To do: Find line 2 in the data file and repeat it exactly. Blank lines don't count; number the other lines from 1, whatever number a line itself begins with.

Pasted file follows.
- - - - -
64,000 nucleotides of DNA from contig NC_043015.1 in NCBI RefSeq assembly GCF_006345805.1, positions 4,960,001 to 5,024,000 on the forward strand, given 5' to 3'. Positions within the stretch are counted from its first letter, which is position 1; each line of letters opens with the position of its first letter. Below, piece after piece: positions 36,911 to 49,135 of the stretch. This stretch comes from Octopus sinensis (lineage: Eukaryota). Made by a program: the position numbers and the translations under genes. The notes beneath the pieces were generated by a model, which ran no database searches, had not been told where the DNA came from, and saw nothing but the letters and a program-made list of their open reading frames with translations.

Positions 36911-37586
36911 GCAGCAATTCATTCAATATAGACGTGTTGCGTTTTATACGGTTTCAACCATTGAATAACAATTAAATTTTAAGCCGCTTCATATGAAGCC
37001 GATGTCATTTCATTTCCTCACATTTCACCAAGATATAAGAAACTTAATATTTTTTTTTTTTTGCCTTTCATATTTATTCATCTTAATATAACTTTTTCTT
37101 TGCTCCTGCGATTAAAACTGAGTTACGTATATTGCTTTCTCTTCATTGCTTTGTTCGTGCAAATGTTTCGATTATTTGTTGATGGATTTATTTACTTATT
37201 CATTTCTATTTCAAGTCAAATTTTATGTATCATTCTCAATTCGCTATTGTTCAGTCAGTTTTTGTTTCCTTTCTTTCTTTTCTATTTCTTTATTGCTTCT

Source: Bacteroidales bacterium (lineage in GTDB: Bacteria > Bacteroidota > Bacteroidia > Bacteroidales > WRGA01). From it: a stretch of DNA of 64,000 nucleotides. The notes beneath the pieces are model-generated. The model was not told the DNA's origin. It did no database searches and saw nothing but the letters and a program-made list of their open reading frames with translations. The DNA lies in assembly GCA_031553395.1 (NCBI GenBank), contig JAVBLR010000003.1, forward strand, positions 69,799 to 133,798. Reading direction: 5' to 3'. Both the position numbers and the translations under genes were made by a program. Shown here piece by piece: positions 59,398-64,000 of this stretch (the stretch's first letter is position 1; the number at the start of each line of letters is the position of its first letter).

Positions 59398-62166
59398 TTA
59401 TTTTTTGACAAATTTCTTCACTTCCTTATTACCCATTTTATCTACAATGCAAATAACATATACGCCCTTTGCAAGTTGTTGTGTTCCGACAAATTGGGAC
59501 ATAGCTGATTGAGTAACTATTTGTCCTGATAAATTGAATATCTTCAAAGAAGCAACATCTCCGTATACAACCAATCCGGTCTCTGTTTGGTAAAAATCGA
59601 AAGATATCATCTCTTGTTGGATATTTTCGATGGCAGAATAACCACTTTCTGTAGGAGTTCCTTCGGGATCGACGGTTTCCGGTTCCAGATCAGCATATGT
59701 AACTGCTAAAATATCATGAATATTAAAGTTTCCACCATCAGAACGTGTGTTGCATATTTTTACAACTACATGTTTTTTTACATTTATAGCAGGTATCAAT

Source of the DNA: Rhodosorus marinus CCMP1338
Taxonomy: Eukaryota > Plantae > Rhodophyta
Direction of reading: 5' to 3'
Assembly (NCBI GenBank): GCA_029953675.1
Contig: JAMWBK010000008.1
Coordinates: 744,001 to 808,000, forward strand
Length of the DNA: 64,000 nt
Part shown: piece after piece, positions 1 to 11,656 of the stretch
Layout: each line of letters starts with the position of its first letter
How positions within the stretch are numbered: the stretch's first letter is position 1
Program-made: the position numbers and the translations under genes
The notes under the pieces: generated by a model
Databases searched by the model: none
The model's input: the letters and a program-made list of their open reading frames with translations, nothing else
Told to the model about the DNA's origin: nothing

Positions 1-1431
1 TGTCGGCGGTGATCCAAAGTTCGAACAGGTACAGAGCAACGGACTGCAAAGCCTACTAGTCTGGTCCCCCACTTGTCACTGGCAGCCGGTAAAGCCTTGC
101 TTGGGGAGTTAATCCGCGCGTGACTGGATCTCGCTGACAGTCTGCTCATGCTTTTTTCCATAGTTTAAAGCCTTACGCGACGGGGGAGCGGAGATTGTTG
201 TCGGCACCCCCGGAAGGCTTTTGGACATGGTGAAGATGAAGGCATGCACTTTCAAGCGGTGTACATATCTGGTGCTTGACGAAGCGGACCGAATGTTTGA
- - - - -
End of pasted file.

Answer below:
Positions 36911-37586